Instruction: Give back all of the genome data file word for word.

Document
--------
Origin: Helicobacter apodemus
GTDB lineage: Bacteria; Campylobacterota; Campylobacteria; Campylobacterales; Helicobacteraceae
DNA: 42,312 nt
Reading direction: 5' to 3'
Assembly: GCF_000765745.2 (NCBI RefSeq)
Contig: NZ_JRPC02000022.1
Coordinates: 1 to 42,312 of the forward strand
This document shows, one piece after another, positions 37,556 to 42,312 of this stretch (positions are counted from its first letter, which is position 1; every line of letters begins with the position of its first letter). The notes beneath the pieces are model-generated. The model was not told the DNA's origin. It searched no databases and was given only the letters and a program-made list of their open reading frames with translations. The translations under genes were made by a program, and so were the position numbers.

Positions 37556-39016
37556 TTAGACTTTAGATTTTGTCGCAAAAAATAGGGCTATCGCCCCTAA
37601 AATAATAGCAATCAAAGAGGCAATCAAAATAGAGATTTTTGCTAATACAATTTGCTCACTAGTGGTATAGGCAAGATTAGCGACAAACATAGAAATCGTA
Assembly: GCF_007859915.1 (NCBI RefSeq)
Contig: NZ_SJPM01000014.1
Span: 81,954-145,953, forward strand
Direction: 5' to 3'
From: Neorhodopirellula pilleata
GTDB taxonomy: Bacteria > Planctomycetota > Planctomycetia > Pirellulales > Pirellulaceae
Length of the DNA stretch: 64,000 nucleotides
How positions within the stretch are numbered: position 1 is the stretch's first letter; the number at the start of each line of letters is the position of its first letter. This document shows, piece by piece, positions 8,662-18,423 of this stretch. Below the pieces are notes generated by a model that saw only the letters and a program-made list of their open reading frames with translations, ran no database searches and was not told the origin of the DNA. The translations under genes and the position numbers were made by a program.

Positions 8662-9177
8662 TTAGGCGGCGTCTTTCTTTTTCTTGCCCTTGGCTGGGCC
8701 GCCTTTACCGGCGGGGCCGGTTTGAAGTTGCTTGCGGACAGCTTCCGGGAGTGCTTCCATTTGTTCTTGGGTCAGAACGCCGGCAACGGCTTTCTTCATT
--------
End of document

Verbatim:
Origin: Helicobacter apodemus
GTDB lineage: Bacteria; Campylobacterota; Campylobacteria; Campylobacterales; Helicobacteraceae
DNA: 42,312 nt
Reading direction: 5' to 3'
Assembly: GCF_000765745.2 (NCBI RefSeq)
Contig: NZ_JRPC02000022.1
Coordinates: 1 to 42,312 of the forward strand
This document shows, one piece after another, positions 37,556 to 42,312 of this stretch (positions are counted from its first letter, which is position 1; every line of letters begins with the position of its first letter). The notes beneath the pieces are model-generated. The model was not told the DNA's origin. It searched no databases and was given only the letters and a program-made list of their open reading frames with translations. The translations under genes were made by a program, and so were the position numbers.

Positions 37556-39016
37556 TTAGACTTTAGATTTTGTCGCAAAAAATAGGGCTATCGCCCCTAA
37601 AATAATAGCAATCAAAGAGGCAATCAAAATAGAGATTTTTGCTAATACAATTTGCTCACTAGTGGTATAGGCAAGATTAGCGACAAACATAGAAATCGTA
Assembly: GCF_007859915.1 (NCBI RefSeq)
Contig: NZ_SJPM01000014.1
Span: 81,954-145,953, forward strand
Direction: 5' to 3'
From: Neorhodopirellula pilleata
GTDB taxonomy: Bacteria > Planctomycetota > Planctomycetia > Pirellulales > Pirellulaceae
Length of the DNA stretch: 64,000 nucleotides
How positions within the stretch are numbered: position 1 is the stretch's first letter; the number at the start of each line of letters is the position of its first letter. This document shows, piece by piece, positions 8,662-18,423 of this stretch. Below the pieces are notes generated by a model that saw only the letters and a program-made list of their open reading frames with translations, ran no database searches and was not told the origin of the DNA. The translations under genes and the position numbers were made by a program.

Positions 8662-9177
8662 TTAGGCGGCGTCTTTCTTTTTCTTGCCCTTGGCTGGGCC
8701 GCCTTTACCGGCGGGGCCGGTTTGAAGTTGCTTGCGGACAGCTTCCGGGAGTGCTTCCATTTGTTCTTGGGTCAGAACGCCGGCAACGGCTTTCTTCATT